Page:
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NPR Story
4:41 pm
Wed December 4, 2013

NPR's Planet Money Follows The Life Of A T-Shirt

Lisa, 30, is one of many people who bought the shirt and posted a photo of herself wearing it on Instagram.

Originally published on Tue December 17, 2013 11:03 am

If you’ve been listening to NPR this week, you’ve probably heard about something called the t-shirt project.

Months ago, Planet Money had the idea to design a t-shirt and follow it around the world as it was manufactured.

The project took the Planet Money team around the globe: from factories in Bangladesh and Colombia, to cotton farms and container ships.

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NPR Story
4:41 pm
Wed December 4, 2013

New Bombs Pose New Threat

Originally published on Tue December 17, 2013 11:04 am

With top U.S. lawmakers warning of new terrorism threats, intelligence officials in the U.K. say there remains an enduring threat from bombs made by terrorists in Yemen.

The threat comes from the type of bomb that failed to explode on a plane over Detroit in 2009 — the so-called underwear bomber.

The BBC’s security correspondent Frank Gardner reports.

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NPR Story
3:50 pm
Tue December 3, 2013

Did Silicon Valley Help The NSA Spy?

Originally published on Tue December 3, 2013 4:19 pm

Georgetown University professor Abraham Newman argues that business practices at the big technology companies have helped the National Security Agency gather consumers’ personal data in the U.S. and abroad.

Technology companies have reacted sharply to revelations of N.S.A. spying on their customers’ data. Google said, “We are outraged at the lengths to which the government seems to have gone to intercept data from our private fiber networks, and it underscores the need for urgent reform.”

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NPR Story
3:22 pm
Tue December 3, 2013

Photographer Hopes To Put Face On Syrian Statistics

A one-year old Syrian refugee in his bed and play pen in Tripoli, Lebanon. His family fled Syria just after he was born. He spends most of his time in this box which is his bed, play pen, refuge. This crate resides on the grounds of an active slaughter house where his family now lives. (Elena Dorfman)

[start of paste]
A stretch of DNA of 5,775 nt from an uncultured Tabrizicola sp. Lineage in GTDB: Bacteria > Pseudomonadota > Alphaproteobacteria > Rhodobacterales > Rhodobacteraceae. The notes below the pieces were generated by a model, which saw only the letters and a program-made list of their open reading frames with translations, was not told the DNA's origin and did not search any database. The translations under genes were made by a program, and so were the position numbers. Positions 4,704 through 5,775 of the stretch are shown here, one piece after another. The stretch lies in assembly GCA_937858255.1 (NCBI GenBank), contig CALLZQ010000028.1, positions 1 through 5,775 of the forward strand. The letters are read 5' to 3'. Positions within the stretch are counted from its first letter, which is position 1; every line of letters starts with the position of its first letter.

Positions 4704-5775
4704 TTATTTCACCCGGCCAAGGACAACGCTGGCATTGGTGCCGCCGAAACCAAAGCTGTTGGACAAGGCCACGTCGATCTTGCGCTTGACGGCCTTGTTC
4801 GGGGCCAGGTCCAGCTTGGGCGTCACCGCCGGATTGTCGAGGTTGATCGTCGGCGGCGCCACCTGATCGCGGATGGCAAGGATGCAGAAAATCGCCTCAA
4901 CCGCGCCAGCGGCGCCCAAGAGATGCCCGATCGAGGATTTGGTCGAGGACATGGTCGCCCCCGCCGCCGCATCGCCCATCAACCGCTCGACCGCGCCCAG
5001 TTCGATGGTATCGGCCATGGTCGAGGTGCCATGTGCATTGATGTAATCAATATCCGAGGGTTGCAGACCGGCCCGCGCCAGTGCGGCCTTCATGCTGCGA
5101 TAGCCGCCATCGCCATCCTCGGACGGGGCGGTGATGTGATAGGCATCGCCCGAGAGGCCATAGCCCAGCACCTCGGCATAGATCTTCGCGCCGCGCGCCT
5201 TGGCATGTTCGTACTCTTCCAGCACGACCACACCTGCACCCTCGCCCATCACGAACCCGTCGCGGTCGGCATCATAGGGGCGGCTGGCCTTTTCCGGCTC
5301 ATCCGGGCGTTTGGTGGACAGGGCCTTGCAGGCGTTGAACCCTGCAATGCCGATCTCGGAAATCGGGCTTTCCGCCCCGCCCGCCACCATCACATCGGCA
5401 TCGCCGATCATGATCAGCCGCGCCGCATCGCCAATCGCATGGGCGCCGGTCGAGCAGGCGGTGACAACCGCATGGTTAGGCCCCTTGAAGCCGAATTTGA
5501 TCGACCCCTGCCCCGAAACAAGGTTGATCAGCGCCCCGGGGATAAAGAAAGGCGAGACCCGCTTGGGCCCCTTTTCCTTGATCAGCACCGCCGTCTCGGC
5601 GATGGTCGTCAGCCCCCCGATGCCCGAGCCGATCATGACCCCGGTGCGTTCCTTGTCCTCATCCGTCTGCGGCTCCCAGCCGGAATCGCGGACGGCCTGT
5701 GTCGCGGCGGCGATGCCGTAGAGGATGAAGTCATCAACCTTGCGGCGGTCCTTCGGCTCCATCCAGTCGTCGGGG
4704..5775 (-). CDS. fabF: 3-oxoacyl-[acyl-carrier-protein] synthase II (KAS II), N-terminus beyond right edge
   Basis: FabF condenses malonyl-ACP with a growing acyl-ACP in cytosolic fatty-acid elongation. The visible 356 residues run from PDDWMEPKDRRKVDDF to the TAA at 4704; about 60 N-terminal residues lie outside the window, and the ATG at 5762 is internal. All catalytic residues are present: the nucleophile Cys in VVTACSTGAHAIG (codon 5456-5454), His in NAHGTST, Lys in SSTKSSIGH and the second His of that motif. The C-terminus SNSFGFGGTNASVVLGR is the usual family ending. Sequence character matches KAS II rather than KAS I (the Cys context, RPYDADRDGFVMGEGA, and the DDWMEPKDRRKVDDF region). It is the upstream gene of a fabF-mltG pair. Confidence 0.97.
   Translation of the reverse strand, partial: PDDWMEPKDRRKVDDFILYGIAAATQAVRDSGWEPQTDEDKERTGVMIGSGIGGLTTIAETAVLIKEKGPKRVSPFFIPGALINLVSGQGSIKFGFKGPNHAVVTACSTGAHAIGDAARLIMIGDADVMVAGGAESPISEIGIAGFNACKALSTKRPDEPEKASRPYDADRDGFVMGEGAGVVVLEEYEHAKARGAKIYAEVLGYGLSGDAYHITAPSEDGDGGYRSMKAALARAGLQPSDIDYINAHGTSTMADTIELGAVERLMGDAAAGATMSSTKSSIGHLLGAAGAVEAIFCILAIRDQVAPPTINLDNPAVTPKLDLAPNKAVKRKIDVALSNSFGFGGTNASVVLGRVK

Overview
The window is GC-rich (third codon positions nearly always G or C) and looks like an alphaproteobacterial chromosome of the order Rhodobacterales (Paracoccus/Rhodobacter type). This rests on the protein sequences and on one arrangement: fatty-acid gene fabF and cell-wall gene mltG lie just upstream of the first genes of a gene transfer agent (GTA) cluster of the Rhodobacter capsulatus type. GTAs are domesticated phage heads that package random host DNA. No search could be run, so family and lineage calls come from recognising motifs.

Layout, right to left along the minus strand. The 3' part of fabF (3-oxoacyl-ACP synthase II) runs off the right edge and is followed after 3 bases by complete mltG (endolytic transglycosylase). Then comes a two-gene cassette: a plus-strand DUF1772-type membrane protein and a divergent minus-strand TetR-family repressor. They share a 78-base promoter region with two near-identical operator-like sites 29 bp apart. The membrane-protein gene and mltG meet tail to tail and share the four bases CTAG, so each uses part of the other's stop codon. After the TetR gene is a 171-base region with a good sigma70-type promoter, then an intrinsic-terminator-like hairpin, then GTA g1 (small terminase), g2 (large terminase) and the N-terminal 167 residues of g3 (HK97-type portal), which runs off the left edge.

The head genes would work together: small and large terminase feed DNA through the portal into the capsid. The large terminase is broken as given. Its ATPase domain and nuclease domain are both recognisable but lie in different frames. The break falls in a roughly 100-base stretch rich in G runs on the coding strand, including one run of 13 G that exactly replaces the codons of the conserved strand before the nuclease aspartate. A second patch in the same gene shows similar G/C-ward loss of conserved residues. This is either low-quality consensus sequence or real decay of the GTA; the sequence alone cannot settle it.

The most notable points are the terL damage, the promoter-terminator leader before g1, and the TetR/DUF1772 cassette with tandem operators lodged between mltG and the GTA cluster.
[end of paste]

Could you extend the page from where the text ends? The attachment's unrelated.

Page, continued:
Originally published on Tue December 3, 2013 4:19 pm

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NPR Story
3:21 pm
Tue December 3, 2013

'Giving Tuesday' Follows Record-Breaking Cyber Monday

(givingtuesday.org)

Originally published on Tue December 3, 2013 4:19 pm

Cyber Monday, the Super Bowl of online sales, broke all records this year, with sales up 19 percent over last year.

Mobile traffic accounted for 13 percent of total site visits, and sales are projected to reach $2 billion for desktop online sales, according to comScore.

But the bonanza isn’t over. Today is “Giving Tuesday.” The movement to create a national day of giving started last year, raising $10 million dollars for more than 2,500 charities nationwide.

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NPR Story
3:20 pm
Mon December 2, 2013

Raising Children In Two Faiths

One of the state Christmas trees and the National Menorah near the White House are pictured in in 2009. (Kevin H./Flickr)

Nearly half of the marriages in the U.S. over the last decade have been between people of different faiths, and many of those families are raising children fully in both parents’ religious traditions.

Susan Katz Miller talked to Here & Now’s Robin Young about the rise of interfaith families. She herself is the great-granddaughter of a rabbi, and married to the great-grandson of an Episcopal bishop. They are raising their children fully in both faiths, Jewish and Episcopal Christian.

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NPR Story
3:20 pm
Mon December 2, 2013

Auburn-Alabama: The Greatest Play In College Football History?

College football fans on Saturday witnessed what some are calling the greatest play in college football history, at the Iron Bowl game between the Auburn Tigers and the Alabama Crimson Tide.

Auburn’s Chris Davis caught the missed Alabama field goal and ran over 100 yards for the touchdown that gave Auburn the win. Auburn now moves onto SEC Championship.

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NPR Story
3:20 pm
Mon December 2, 2013

What Happens To Failed Shopping Malls?

Euclid Square Mall in Northeast Ohio is now the site of 24 Christian congregations. (David C. Barnett/WCPN)

Successful malls can be some of the most bustling places in America: enclosed commercial districts that are “people magnets,” with packed parking lots and a variety of popular shops, department stores and restaurants.

But over the years, online shopping and a roller coaster economy have turned many malls into ghost towns.

From the Here & Now Contributors Network, David C. Barnett of WCPN examines the afterlife of some malls in Northeast Ohio.